Soldiers check polling sites prior to Iraq's election
March 3, 2010
NASIR WA SALAM, Iraq ( March 3, 2010) -- At the request of Iraqi security forces, U.S. Soldiers joined them Monday to patrol along sites that will be used in the March 7 election.
A week before Iraqi elections set for Sunday, Soldiers from 4th Stryker Brigade Combat Team, 2nd Infantry Division, conducted a presence patrol along the Kandahri marketplace near Abu Ghraib. The aim was to ensure the Iraqis were prepared to protect voters.
"We're here working together with the Iraqis for a common goal," said Spc. Yahir Macias, assigned to Company B, 4-9th Infantry. "If the Iraqis succeed, then U.S. forces succeed."
The patrol demonstrated U.S. willingness to support the Iraqi people when requested, said 1st Sgt. Mark Ohme, first sergeant of Company B.
"The ISF have a pretty good handle on security of the area," said Ohme, a native of Bermebaton, Wash. "They have a better understanding of security within their area than we do. We're here to support them when they need us."
As the patrol walked down the streets and alleys surrounding the Kandahri marketplace, children came out from alcoves to wave to the U.S. Soldiers as they passed. Macias waved back to a young boy standing in an archway.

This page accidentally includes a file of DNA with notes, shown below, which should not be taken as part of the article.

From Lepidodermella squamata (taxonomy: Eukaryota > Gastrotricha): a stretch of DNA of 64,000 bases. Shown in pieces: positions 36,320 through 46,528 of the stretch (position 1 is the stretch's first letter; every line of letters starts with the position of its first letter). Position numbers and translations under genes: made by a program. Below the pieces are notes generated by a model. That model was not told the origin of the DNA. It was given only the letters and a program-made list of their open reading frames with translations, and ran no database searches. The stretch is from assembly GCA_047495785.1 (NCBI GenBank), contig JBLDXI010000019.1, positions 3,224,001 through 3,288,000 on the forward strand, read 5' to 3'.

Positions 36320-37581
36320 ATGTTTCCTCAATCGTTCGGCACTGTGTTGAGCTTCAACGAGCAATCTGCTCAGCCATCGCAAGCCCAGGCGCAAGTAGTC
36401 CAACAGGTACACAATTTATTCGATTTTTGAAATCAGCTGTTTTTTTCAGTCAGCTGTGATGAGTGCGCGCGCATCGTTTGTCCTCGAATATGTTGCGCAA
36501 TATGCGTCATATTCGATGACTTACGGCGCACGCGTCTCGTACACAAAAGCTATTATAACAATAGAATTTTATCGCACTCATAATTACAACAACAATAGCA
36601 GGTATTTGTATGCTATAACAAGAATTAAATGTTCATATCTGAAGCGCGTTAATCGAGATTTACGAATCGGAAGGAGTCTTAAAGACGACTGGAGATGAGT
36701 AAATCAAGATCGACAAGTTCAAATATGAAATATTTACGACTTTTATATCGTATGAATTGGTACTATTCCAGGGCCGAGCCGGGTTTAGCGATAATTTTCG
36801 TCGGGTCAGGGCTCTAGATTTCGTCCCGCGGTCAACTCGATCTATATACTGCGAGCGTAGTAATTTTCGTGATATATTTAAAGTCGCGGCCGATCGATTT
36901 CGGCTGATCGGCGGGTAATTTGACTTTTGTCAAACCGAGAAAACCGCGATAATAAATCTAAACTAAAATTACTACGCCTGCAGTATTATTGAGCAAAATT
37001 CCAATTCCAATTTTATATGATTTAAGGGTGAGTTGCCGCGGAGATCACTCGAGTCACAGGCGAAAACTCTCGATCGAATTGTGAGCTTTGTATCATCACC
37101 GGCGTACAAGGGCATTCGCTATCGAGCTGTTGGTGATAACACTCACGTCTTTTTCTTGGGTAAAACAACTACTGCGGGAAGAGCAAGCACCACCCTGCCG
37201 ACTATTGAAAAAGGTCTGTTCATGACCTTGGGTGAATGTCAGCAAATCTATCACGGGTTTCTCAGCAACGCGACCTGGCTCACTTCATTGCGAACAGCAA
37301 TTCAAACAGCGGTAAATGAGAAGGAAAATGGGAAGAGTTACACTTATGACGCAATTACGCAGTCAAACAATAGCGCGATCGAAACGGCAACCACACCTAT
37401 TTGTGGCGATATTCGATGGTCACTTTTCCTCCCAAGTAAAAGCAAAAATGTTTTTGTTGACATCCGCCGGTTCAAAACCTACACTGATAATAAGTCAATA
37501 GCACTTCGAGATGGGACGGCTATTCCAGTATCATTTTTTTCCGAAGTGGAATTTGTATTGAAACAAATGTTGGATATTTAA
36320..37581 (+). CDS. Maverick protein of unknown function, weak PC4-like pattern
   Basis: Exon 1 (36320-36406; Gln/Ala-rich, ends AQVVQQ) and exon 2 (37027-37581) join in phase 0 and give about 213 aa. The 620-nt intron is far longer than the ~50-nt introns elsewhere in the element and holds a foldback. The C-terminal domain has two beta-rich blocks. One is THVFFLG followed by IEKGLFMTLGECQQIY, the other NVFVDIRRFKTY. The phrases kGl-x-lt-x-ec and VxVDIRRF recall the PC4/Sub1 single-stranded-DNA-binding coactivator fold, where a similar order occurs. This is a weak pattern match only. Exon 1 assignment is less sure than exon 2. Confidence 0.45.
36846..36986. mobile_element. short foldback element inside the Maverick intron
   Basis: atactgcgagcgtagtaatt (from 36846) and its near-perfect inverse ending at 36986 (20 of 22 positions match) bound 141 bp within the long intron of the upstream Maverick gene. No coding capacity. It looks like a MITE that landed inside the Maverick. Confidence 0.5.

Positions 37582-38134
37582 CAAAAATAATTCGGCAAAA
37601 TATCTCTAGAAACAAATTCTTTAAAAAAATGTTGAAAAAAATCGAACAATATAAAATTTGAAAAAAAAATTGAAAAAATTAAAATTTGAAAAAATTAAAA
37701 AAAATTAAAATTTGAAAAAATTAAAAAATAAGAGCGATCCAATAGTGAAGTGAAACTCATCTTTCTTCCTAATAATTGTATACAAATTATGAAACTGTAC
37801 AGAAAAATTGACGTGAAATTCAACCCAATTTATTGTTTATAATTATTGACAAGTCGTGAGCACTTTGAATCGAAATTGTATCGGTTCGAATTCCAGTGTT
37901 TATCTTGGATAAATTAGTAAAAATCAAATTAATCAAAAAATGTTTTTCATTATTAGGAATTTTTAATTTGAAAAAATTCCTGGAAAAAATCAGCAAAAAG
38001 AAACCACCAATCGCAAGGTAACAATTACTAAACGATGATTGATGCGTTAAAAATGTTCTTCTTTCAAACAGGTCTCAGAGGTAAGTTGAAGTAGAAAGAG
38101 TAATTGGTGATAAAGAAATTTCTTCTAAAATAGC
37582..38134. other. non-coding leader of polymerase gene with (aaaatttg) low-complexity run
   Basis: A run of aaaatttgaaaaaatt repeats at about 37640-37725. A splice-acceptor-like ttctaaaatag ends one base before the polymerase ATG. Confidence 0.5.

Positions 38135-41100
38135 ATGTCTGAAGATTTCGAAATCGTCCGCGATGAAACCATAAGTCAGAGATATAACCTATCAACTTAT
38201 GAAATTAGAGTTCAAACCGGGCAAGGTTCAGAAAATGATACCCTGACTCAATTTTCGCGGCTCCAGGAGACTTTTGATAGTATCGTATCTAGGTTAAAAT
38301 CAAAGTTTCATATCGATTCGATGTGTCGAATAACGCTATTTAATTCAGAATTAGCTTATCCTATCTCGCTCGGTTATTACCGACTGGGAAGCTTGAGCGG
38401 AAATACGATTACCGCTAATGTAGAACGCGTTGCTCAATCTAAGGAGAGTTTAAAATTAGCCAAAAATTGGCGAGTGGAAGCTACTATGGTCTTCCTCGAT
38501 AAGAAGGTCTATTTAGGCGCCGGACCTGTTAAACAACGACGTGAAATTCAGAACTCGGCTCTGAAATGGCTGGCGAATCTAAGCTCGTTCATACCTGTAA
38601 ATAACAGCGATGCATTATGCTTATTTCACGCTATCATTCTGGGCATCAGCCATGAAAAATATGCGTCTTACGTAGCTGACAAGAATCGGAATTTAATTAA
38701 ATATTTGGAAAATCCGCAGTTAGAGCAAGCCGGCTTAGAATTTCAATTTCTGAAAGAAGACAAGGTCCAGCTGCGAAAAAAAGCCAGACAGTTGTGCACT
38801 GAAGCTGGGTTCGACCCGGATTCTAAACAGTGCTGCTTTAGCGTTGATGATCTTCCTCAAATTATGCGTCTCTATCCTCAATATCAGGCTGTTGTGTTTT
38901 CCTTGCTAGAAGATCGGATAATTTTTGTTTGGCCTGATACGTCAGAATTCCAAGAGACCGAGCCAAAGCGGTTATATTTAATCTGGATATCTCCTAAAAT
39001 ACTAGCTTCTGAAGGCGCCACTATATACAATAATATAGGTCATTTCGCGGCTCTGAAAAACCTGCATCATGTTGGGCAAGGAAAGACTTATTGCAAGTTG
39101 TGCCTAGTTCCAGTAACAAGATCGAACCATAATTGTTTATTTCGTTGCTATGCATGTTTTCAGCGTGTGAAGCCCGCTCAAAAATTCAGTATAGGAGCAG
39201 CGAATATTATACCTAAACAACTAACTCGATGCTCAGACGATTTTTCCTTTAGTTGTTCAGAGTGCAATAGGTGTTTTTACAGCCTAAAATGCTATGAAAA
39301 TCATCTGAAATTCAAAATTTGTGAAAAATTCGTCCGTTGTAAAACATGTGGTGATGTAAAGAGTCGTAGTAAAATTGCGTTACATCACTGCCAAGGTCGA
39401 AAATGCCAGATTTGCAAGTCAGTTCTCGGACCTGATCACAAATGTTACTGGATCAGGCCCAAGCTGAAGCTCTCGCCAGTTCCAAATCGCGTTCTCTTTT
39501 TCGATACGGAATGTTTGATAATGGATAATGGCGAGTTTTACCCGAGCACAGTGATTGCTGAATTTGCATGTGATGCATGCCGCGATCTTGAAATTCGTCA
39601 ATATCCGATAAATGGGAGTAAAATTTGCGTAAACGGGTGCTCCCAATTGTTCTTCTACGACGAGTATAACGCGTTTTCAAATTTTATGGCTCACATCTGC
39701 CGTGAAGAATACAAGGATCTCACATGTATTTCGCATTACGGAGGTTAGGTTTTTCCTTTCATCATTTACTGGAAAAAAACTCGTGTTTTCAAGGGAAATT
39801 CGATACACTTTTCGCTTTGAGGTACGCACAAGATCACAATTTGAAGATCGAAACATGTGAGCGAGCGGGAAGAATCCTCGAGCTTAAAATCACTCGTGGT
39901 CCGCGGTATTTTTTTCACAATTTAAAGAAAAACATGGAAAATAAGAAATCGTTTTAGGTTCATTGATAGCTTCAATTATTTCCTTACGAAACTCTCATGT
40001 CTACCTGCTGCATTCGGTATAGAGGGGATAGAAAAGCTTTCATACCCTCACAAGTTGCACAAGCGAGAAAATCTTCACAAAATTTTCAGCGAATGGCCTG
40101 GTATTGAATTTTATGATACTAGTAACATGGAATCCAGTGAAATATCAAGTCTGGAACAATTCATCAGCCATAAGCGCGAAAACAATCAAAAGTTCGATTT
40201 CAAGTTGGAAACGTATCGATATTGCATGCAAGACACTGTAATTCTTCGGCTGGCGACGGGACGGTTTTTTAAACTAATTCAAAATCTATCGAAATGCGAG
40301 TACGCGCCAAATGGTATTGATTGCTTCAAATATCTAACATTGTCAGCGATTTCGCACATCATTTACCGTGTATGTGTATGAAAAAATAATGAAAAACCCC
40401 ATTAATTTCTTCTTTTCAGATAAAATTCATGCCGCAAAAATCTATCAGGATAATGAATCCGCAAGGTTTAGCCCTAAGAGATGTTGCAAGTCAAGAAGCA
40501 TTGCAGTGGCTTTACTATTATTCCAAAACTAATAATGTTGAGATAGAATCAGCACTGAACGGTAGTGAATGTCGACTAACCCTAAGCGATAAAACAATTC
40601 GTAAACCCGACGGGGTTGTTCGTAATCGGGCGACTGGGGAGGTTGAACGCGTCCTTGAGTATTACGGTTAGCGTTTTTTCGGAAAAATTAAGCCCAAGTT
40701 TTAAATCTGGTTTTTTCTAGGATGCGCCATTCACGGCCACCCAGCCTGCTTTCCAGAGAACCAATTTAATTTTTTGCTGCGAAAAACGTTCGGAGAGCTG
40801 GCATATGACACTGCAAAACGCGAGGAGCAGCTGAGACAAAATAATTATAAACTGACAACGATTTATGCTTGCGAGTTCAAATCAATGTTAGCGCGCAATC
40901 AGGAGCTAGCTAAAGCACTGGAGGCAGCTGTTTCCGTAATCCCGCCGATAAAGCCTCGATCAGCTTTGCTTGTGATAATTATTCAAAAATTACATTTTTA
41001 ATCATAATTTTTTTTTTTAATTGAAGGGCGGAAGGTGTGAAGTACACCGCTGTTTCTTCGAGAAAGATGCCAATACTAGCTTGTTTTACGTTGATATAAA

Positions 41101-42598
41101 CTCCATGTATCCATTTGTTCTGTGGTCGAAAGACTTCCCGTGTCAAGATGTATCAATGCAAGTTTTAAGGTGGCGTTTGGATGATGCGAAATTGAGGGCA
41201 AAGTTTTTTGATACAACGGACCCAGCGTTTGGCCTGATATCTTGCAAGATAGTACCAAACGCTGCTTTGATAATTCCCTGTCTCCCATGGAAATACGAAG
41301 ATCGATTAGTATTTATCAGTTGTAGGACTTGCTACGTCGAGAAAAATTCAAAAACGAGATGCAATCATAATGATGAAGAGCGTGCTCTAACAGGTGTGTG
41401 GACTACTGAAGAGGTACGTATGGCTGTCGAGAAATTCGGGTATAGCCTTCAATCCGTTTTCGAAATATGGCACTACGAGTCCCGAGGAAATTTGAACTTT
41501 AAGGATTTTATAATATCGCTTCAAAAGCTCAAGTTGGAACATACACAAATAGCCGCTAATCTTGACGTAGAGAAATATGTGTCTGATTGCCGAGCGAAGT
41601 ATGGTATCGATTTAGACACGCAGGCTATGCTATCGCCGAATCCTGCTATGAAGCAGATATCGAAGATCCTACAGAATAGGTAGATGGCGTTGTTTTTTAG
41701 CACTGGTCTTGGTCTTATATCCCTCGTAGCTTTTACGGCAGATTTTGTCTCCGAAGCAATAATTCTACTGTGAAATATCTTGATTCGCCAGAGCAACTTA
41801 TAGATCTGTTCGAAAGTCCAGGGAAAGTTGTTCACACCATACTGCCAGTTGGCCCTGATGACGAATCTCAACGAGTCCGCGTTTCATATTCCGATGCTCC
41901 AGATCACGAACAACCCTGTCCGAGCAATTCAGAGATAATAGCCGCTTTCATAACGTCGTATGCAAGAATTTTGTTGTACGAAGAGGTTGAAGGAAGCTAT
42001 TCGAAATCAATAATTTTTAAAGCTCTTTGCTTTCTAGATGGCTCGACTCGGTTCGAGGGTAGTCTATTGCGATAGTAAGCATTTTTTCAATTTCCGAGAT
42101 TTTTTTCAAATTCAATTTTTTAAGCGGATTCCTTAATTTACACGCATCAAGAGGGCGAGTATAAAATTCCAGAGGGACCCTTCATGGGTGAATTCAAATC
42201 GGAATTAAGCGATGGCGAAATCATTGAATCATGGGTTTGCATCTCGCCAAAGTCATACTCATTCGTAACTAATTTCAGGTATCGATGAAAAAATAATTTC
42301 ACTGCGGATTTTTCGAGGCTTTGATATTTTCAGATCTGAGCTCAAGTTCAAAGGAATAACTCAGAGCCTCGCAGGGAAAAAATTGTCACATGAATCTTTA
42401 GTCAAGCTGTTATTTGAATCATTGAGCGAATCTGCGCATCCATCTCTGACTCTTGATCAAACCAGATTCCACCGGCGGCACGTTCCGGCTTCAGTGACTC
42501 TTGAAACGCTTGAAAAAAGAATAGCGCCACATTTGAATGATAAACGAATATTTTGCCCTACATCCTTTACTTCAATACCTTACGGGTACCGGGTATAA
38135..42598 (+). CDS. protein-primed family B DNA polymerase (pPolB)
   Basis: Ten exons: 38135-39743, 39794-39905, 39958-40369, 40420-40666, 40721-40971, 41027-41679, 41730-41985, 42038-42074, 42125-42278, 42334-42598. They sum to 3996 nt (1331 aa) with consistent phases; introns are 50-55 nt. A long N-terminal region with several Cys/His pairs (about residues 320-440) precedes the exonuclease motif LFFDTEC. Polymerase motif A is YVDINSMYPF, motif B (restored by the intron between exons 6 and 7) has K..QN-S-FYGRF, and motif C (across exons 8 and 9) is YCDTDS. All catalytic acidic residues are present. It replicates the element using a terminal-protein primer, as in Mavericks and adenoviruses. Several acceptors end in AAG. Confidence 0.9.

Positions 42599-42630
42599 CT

"We're letting these people know we're still here for them," said Macias.
At the second polling site, they discovered Iraqi Army and Iraqi Police already providing security.
"Iraq has become a proficient security force," said Capt. Derek Noel, commander of Company B. "This is a sign of the success over the last seven years that the ISF are at the point they are at now."
Noel explained how the performance of the ISF has improved substantially from his last deployment to this one.
"There was a time where American forces were in the spotlight," said Noel, a Gettysburg, Pa., native, "but now we can place the Iraqis on their own pedestal and take on a different role as advisors and a supplemental combat force."
Macias said it has been good to see how far the Iraqis have come in standing on their own.
"It always makes someone feel good when helping someone else out," said Macias.
"We're helping an entire nation, so the good feeling is even better."